|21||*||S. L. Storozum, Fiber Optic Systems: Practical Design II , Photonics Spectra, 77 80 (Oct. 1985).|
|22||*||S. L. Storozum, Fiber Optic Systems: Practical Design III , Photonics Spectra, 57 66 (Nov. 1985).|
|Citing Patent||Filing date||Publication date||Applicant||Title|
|US5066090 *||Aug 20, 1990||Nov 19, 1991||Siemens Aktiengesellschaft||Optical coupling element having a convex microlens and the method of manufacture|
|US5123078 *||Nov 9, 1990||Jun 16, 1992||National Semiconductor Corp.||Optical interconnects|
|US5138475 *||Mar 26, 1990||Aug 11, 1992||At&T Bell Laboratories||Dc-coupled optical data link utilizing differential transmission|
|US5181263 *||Jun 7, 1991||Jan 19, 1993||Motorola, Inc.||Wave-guide I/O for optical or electro-optical components|
|US5198008 *||Jun 9, 1992||Mar 30, 1993||National Semiconductor Corporation||Method of fabricating an optical interconnect structure|
|US5208879 *||Oct 18, 1991||May 4, 1993||International Business Machines Corporation||Optical signal distribution system|
|US5235663 *||Jun 12, 1992||Aug 10, 1993||National Semiconductor Corporation||Optical interconnects|
|US5247597 *||Jun 15, 1992||Sep 21, 1993||International Business Machines Corporation||Optical fiber alignment|
|US5347601 *||Mar 29, 1993||Sep 13, 1994||United Technologies Corporation||Integrated optical receiver/transmitter|
|US5357363 *||Sep 24, 1993||Oct 18, 1994||International Business Machines Corporation||Interconnections having improved signal-to-noise ratio|
|US5392368 *||Dec 11, 1992||Feb 21, 1995||France Telecom||Process for mounting an optical coupling of an optical fiber on a substrate and substrate equipped with an optical fiber|
|US5416624 *||Apr 19, 1994||May 16, 1995||Siemens Aktiengesellschaft||Bidirectional optical transmission and reception arrangement|
|US5432630 *||Sep 11, 1992||Jul 11, 1995||Motorola, Inc.||Optical bus with optical transceiver modules and method of manufacture|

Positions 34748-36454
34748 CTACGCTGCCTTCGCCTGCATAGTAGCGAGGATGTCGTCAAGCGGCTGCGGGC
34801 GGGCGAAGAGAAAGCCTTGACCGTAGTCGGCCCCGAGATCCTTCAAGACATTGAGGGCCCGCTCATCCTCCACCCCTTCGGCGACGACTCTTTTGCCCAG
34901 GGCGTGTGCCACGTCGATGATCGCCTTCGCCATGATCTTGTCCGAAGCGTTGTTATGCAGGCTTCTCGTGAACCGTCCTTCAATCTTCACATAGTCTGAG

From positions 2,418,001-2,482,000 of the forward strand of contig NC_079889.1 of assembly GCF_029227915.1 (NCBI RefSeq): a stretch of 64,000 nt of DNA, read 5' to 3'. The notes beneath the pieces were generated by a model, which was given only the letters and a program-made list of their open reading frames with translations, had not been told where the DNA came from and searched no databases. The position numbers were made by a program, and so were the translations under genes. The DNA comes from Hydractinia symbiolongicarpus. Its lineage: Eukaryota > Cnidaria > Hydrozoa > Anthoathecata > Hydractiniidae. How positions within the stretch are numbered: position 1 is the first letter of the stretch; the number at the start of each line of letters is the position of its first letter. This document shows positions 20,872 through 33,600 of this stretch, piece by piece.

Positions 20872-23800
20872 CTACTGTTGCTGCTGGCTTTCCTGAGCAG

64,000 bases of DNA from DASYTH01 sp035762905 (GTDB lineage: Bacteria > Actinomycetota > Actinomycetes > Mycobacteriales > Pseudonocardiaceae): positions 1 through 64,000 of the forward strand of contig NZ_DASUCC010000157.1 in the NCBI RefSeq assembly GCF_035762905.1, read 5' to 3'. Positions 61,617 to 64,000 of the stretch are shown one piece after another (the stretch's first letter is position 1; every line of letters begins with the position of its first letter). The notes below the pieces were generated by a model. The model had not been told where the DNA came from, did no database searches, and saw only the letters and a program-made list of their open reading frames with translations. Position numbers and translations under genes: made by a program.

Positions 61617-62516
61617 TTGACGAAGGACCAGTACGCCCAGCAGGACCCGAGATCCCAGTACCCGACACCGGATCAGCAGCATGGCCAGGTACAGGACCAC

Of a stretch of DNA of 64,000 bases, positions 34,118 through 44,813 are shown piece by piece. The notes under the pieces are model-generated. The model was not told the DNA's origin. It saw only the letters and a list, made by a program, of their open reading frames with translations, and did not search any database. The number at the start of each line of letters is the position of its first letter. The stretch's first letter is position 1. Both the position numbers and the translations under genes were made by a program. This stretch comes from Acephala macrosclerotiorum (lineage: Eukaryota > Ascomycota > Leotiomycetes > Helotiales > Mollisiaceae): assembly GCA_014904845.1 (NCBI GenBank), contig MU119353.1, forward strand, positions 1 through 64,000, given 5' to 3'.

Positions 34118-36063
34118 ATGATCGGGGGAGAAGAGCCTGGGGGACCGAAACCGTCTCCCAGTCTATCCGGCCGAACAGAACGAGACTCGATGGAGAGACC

|US5479288 *||Mar 8, 1993||Dec 26, 1995||Hitachi, Ltd.||Light transmission module|
|US5479540 *||Feb 1, 1995||Dec 26, 1995||The Whitaker Corporation||Passively aligned bi-directional optoelectronic transceiver module assembly|
|US5488468 *||Dec 22, 1992||Jan 30, 1996||Sharp Kabushiki Kaisha||Optical distance measuring apparatus having semiconductor position sensitive photodetector|
|US5528407 *||Dec 22, 1994||Jun 18, 1996||Rohm Co., Ltd.||Transceiver module for optical communication|
|US5528408 *||Oct 12, 1994||Jun 18, 1996||Methode Electronics, Inc.||Small footprint optoelectronic transceiver with laser|
|US5644667 *||Jan 25, 1994||Jul 1, 1997||Fujitsu Limited||Integrated semiconductor optical devices and method of manufacture employing substrate having alignment groove|
|US5764832 *||Oct 15, 1996||Jun 9, 1998||Fujitsu Limited||Integrated semiconductor optical devices and method of manufacture employing substrate having alignment groove|
|US5767997 *||Jul 5, 1996||Jun 16, 1998||Lucent Technologies Inc.||Method and arrangement for a combined modulator/photodetector|
|US6201704||Jun 10, 1997||Mar 13, 2001||Stratos Lightwave, Inc.||Transceive module with EMI shielding|
|US6213651||May 26, 1999||Apr 10, 2001||E20 Communications, Inc.||Method and apparatus for vertical board construction of fiber optic transmitters, receivers and transceivers|
|US6220873||Aug 10, 1999||Apr 24, 2001||Stratos Lightwave, Inc.||Modified contact traces for interface converter|
|US6220878||Jun 12, 1998||Apr 24, 2001||Methode Electronics, Inc.||Optoelectronic module with grounding means|
|US6229159 *||Aug 31, 1999||May 8, 2001||Sony Corporation||Silicon-based functional matrix substrate and optical integrated oxide device|
|US6278138 *||Aug 31, 1999||Aug 21, 2001||Sony Corporation||Silicon-based functional matrix substrate and optical integrated oxide device|
|US6281999 *||Jul 9, 1998||Aug 28, 2001||Zilog, Inc.||Optics system for infrared signal transceivers|
|US6443631||Feb 20, 2001||Sep 3, 2002||Avanti Optics Corporation||Optical module with solder bond|
|US6450699 *||Dec 19, 2000||Sep 17, 2002||Intel Corporation||Photonic and electronic components on a shared substrate|
|US6504977 *||Feb 1, 2000||Jan 7, 2003||Agere Systems, Inc.||Integrated CMOS pigtailed receiver using CMOS-compatible optical bench|
|US6546172||Feb 20, 2001||Apr 8, 2003||Avanti Optics Corporation||Optical device|